The future is now... That predicted future where Node.js dominates the landscape of the application and web development technologies. And so, the “tormenting” question that you're dealing with right now must be: “But what are the best Node.js frameworks in 2019?”
Followed closely by:
“And which one of them should I use? Which one of these web server frameworks best fits my own project requirements?”
And, as a Quora user pointed out:
“This is just like asking what clothes to wear out. It depends on where you're going right?”
To give you a hand, we've weighed the pros and cons, both the developers' and the end-users reviews. We've compared their “stocks” of GitHub stars, and shortlisted the Node.js frameworks to... 5 frameworks holding a higher scope than the rest:
But First, What Is a Node.js Framework More Precisely?
First of all, yet without getting knee-deep into technical jargon, let's briefly pass in review the main reasons why Node.js — a tool for developing server-side web apps quick and easy — has got so influential:
It enables developers to build fast and scalable server-side apps.
And it all comes down to these 2 key benefits.
All that talk about:
- its innovative event-based I/O model
- about it being conveniently lightweight
- about single-threaded asynchronous programming
… can be reduced to these 2 “irresistible” advantages.
And by “fast” I don't refer to page loading times only, but to the fact that it speeds up the development process itself, as well:
With Node.js implementing the server side, developers don't need to “joggle with” 2 languages anymore. One for the back-end/server-side and one for the front-end/client-side.
Now, back to the initial question:
Take it as some sort of Node.js-based abstract design or “skeleton” that you can build your own custom code on.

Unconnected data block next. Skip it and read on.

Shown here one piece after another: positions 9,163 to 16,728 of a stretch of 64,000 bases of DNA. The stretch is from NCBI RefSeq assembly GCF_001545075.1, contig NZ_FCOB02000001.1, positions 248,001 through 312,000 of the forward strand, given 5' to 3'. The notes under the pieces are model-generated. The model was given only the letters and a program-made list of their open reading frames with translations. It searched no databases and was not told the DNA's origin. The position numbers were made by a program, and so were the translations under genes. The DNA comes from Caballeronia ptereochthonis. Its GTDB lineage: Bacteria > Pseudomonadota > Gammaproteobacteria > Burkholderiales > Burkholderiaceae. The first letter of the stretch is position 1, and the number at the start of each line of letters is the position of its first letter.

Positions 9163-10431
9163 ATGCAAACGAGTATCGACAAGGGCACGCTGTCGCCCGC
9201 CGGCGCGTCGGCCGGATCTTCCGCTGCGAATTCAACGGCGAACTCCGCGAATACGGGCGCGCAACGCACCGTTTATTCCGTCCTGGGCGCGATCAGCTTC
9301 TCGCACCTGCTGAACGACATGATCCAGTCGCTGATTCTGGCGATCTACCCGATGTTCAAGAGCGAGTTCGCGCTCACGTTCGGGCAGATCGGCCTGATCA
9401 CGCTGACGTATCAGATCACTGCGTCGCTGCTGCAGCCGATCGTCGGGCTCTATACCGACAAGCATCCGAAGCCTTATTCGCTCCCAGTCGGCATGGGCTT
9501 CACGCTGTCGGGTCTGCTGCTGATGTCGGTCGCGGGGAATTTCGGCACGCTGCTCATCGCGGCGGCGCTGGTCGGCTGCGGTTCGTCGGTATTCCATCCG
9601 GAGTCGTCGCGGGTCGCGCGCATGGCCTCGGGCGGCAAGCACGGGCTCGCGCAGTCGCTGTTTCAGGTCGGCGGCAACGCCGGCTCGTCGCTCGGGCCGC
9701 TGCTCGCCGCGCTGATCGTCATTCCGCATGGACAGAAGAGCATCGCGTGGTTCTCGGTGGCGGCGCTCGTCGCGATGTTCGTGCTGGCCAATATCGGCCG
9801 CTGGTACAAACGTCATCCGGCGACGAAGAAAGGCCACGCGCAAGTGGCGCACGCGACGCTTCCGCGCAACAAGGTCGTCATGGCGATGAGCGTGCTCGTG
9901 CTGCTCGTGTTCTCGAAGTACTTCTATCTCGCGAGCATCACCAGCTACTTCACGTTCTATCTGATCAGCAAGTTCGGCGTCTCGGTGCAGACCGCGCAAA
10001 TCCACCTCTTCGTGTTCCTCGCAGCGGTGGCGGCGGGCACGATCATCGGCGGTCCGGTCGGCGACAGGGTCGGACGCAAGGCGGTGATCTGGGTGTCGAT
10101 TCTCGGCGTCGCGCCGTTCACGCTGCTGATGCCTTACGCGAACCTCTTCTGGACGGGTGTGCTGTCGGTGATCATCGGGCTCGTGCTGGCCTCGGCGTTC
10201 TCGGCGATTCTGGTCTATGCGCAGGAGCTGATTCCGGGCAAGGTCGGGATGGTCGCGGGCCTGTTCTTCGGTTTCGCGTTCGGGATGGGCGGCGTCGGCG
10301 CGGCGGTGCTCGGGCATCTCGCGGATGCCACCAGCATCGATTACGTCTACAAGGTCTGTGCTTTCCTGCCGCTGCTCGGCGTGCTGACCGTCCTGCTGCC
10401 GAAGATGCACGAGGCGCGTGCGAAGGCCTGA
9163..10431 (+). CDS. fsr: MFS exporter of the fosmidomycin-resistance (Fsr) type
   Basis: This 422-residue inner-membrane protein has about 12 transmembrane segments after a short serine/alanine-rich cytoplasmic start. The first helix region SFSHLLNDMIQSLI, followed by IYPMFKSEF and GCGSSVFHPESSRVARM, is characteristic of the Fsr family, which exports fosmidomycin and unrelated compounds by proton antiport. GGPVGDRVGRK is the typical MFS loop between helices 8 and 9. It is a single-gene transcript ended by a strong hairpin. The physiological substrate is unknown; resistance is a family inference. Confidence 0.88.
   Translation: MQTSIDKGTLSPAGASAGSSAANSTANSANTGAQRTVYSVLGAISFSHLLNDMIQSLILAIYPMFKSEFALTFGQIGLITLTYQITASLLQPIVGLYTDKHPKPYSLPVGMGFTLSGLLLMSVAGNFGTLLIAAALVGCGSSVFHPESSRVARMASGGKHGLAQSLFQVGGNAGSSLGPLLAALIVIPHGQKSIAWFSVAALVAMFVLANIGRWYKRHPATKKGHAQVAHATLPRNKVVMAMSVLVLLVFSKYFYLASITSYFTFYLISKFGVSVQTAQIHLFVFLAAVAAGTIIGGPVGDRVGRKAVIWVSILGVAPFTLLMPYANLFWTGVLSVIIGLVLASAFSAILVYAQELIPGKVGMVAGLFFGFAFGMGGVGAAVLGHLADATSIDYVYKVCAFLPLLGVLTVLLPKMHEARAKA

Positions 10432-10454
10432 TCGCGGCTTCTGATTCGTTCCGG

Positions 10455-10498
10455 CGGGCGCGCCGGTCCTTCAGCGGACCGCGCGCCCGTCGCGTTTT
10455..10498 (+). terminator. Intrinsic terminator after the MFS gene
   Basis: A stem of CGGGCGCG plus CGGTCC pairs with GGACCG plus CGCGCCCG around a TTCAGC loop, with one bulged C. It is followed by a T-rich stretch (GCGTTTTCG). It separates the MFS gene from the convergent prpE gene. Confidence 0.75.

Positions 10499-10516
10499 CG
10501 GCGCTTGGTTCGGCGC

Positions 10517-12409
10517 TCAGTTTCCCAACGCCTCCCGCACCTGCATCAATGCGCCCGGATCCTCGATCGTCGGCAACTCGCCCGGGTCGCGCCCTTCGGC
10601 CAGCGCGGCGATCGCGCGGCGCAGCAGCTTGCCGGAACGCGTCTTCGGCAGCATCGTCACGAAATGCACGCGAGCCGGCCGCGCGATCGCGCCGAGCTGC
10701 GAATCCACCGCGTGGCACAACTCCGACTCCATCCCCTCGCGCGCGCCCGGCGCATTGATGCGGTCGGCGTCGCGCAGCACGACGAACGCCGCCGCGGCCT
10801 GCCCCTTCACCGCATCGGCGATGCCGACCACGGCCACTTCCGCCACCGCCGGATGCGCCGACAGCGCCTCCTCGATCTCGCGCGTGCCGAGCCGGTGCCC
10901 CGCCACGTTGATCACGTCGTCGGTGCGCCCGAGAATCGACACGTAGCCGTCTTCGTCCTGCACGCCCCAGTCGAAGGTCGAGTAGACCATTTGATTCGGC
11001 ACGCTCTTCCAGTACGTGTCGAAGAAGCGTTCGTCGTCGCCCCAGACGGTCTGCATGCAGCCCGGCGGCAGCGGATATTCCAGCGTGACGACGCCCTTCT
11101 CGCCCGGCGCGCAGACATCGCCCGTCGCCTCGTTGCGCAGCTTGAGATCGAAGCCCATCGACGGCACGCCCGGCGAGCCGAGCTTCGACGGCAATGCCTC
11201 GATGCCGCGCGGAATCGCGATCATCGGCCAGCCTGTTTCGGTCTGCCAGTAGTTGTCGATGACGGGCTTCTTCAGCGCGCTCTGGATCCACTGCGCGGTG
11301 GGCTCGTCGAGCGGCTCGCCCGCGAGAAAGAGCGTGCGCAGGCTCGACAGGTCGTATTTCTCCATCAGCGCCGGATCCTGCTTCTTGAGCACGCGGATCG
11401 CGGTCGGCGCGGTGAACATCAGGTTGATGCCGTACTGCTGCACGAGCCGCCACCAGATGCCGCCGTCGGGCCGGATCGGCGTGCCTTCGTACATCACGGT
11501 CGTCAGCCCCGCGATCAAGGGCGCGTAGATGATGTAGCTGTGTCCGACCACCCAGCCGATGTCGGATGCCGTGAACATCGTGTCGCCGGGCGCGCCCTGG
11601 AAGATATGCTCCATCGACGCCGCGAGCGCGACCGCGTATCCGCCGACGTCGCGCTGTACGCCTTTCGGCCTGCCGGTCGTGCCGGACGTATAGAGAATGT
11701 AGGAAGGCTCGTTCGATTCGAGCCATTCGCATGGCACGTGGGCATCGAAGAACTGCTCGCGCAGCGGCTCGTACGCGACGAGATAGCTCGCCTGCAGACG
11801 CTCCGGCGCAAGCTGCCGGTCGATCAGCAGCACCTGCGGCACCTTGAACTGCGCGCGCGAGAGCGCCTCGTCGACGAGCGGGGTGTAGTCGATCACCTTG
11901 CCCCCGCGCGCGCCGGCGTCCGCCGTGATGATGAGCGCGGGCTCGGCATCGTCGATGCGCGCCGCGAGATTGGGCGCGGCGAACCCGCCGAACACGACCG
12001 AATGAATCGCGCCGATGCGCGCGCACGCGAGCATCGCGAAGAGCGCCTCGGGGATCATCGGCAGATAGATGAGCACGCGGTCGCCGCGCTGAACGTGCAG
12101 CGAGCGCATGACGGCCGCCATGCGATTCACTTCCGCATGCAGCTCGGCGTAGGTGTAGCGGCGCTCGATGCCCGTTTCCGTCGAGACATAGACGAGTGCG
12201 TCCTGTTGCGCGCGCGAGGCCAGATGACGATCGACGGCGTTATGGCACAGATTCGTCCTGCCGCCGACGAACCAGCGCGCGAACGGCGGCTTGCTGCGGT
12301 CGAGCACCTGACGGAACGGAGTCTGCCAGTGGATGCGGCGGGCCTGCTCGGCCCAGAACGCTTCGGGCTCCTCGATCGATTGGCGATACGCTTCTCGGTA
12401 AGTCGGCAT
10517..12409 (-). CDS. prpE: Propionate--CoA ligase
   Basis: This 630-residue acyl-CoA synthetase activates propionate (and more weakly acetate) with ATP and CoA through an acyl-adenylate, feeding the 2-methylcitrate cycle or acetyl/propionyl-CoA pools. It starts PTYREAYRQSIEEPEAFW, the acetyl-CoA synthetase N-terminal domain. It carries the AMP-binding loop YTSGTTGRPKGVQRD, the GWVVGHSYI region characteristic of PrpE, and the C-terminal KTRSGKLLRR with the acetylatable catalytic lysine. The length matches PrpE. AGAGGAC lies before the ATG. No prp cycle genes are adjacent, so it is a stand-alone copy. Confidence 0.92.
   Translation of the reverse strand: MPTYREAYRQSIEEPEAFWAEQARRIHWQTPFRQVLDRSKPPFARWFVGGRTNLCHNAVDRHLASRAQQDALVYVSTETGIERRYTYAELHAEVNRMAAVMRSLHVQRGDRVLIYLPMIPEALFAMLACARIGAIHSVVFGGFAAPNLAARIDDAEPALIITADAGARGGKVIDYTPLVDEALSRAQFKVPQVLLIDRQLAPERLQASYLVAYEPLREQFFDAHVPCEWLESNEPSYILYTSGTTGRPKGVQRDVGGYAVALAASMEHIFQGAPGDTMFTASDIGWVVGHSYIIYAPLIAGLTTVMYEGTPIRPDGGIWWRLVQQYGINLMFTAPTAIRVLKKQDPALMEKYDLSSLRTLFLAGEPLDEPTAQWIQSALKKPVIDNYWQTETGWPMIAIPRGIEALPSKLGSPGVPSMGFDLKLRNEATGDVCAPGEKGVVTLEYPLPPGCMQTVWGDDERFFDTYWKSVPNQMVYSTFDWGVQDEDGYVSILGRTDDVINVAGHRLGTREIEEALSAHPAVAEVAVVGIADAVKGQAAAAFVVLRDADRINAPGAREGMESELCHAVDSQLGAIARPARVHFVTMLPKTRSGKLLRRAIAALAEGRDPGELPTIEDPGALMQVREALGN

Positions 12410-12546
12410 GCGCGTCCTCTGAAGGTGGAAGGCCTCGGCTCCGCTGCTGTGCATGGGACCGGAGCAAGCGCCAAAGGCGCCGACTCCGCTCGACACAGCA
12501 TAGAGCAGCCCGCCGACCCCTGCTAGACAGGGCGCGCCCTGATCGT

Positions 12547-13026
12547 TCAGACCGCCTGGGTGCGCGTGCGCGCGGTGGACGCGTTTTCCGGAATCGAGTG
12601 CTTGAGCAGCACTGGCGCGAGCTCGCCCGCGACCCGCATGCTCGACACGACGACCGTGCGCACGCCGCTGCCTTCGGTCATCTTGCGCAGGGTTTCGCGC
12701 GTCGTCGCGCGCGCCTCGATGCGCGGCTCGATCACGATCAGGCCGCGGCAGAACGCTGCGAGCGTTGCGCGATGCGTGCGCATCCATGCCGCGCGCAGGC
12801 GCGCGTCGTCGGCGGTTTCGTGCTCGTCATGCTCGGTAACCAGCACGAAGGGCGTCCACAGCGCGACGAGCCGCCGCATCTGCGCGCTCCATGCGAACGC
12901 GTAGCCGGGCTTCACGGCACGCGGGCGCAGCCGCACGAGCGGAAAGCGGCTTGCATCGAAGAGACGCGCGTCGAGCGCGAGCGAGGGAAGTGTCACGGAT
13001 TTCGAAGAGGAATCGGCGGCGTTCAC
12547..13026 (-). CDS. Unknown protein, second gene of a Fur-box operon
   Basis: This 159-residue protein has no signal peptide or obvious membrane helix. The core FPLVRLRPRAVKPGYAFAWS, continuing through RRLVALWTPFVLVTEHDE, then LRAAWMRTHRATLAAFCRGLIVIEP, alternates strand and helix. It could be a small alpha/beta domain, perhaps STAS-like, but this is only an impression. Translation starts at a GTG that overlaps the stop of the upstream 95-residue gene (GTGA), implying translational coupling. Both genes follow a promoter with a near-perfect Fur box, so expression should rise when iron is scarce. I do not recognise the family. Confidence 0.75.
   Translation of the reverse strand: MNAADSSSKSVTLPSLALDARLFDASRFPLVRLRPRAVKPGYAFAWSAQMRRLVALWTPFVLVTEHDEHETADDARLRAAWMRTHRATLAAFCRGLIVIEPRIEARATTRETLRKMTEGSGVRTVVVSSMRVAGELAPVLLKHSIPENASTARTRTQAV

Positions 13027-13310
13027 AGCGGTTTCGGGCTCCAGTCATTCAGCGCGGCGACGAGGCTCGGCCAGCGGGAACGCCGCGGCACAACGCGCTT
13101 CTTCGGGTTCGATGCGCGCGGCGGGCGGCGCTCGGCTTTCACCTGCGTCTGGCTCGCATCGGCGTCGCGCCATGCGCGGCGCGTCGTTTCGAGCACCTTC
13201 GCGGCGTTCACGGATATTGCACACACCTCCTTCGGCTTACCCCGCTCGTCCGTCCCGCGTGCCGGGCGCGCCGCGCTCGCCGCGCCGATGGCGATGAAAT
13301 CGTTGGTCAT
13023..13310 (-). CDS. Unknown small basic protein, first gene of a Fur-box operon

An... empowering “skeleton” that comes packed with:
- a set of tools
- guidelines and best practices
… that help you/your development team quickly prototype and develop your project.
And, since its out-of-the-box features help you keep code consistency throughout the team, a Node.js framework will implicitly:
- boost your productivity
- enhance your app project's scalability
Does that answer your question?
It stands out as “the minimalist” framework in our list here:
A Node.js-based technology that takes on the role of a middleware between our servers and routes.
And its robust APIs are one of the main “culprits” for its increasing popularity — one of the best Node.js frameworks in 2019.
It practically enables app developers to set up routes to send/receive requests between the database (MongoDB) and the front-end (Angular).
Another one of its “selling points” is given by the heavy load of packages that you can just “inject” into the Express.js framework to extend its functionality.
- low learning curve
- short app development cycle time
- ideally customizable
- mostly browser-focused, meaning that templating and rendering comes as a default feature
- great 3rd party integration (Pug, EJS, Mustache, and other template engines and modules available on NPM)
- its code organization
- event-driven callbacks (a type of architecture that “tempts” you with unmatched flexibility at the price of... unwanted complexity as your app scales up)
2. Meteor JS
The key advantage that propelled Meteor in the 5 best Node.js frameworks in 2019? Real-time updating.
And there's more! It's built to power really large projects (e.g. Reaction Commerce) and, if documentation is a particularly heavy-weighing criterion for you, this framework's backed by a large community.
One that has already put together rich and clear documentation to help you get your web app up and running in no time.
- real-time testing tool and debugging